Why is the application running slow for users? 

The server hosting the application has high CPU usage. 

Ok. Why is the CPU utilization so high? 

There is a sudden surge in concurrent user logins. 

And why is there a surge in user logins? 

A new marketing campaign launched without IT input. 

Why didn't IT know about the campaign? 

There's a lack of communication between teams. 

Ok, and why is communication lacking? 

No formal process exists for project impact analysis. 

As you can see, this makes for a useful informal method to push teams to dig a little deeper than the initial symptoms to figure out what is going on. At the beginning, it will make sense for technicians to try and deal with high CPU usage, but without understanding why that is happening in the first place, we would never conclude to resolve the actual problem, which in this case is lack of a submission process to analyze the impact of projects. 

Ishikawa (Fishbone) Diagram 

The Ishikawa diagram, also known as a cause-and-effect diagram, categorizes potential causes of a problem into major groups, such as people, process, technology, and environment. This visual tool eases collaborative analysis and holistic problem-solving. 

How to use it: 

1/ Start with the problem in the middle of the diagram (the spine of the fish skeleton) 

2/ Brainstorm several categories of causes (placed in off-shooting branches from the main line, the ribs of the fish) 

3/ Group the categories and break them into smaller parts (e.g., “People” might be a potential root cause factor of “training”) 

4/ Dig deeper into potential causes and sub-causes – question each branch to get closer to the root issue at hand  

5/ Eliminate unrelated categories and identify correlated factors (i.e., root causes) 

Common Categories to Include: 

  • Machine (equipment, technology) 
  • Man/mind power (physical or knowledge work) 
  • Mission (purpose, expectation) 
  • Management / money power (leadership) 
  • Product (or service) 
  • Price 
  • Process (systems) 
  • People  

How to Implement Effective RCA Practices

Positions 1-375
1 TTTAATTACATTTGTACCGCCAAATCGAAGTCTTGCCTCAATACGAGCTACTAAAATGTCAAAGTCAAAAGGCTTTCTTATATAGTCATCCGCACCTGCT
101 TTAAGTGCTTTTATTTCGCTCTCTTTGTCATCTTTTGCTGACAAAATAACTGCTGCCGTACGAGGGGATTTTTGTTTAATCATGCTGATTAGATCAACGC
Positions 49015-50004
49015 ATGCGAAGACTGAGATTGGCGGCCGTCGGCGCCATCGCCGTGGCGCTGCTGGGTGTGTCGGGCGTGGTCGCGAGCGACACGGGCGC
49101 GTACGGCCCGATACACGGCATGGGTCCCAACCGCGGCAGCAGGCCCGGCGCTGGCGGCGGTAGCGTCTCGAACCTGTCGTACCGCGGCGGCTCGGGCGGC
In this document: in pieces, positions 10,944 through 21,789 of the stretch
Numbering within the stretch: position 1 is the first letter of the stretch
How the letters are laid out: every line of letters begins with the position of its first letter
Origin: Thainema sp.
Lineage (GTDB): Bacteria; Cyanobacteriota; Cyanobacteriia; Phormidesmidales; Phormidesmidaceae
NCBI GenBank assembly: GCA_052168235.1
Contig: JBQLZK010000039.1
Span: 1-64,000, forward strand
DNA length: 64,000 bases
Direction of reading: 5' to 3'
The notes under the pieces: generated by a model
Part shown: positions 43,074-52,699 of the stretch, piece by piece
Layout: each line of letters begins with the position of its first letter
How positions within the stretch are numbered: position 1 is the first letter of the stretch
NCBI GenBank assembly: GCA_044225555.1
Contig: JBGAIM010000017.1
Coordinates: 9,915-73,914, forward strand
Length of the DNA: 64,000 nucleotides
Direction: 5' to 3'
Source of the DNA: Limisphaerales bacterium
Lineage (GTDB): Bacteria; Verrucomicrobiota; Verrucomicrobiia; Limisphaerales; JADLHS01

With effective RCA practices in place for your IT service management, you’ll be able to diagnose and address any IT-related problems proactively—potentially saving your organization hundreds of thousands, or even millions of dollars. The three steps below outline the overview of what best practices are recommended to successfully implement RCA in your organization.  

  • Establish Clear Procedures: Define your company-wide standardized procedures for conducting IT root cause analysis. Be sure to outline roles and responsibilities within the RCA team and set up clear criteria for prioritizing incidents based on their impact and frequency. 
  • Encourage Collaboration: Foster open communication and knowledge sharing among RCA teams to gain diverse perspectives and insights. 
  • Document Findings: Document root cause analysis findings in a centralized knowledge base— including identified root causes and recommended actions. This repository will serve as a valuable resource for future reference and will facilitate organizational learning. 

ITIL Root Cause Analysis is a cornerstone of effective IT service management, enabling organizations to diagnose and address underlying issues proactively. By adopting structured RCA methodologies and fostering a culture of continuous improvement, businesses can enhance operational resilience, reduce costs, and deliver superior services to their customers. Embracing RCA is not merely about resolving incidents; it's about cultivating a mindset of problem-solving and innovation that drives long-term success in the ever-evolving landscape of IT operations. 

Our 2024.1 product release includes root cause analysis, digital accessibility, automated IT asset discovery, and enhanced AI capabilities updates. EV Discovery’s Discovery & Dependency Mapping (DDM) roadmap will help customers gain a 360-degree view of their IT landscape; automate asset and configuration management; track changes and maintain audit trails; and seamlessly integrate with EasyVista’s ITSM products— additional dependency mapping features are expected to roll out later in 2024. 

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EasyVista is a global software provider of intelligent solutions for enterprise service management, remote support, and self-healing technologies. Leveraging the power of ITSM, Self-Help, AI, background systems management, and IT process automation, EasyVista makes it easy for companies to embrace a customer-focused, proactive, and predictive approach to their service and support delivery. Today, EasyVista helps over 3,000+ enterprises around the world to accelerate digital transformation, empowering leaders to improve employee productivity, reduce operating costs, and increase employee and customer satisfaction across financial services, healthcare, education, manufacturing, and other industries.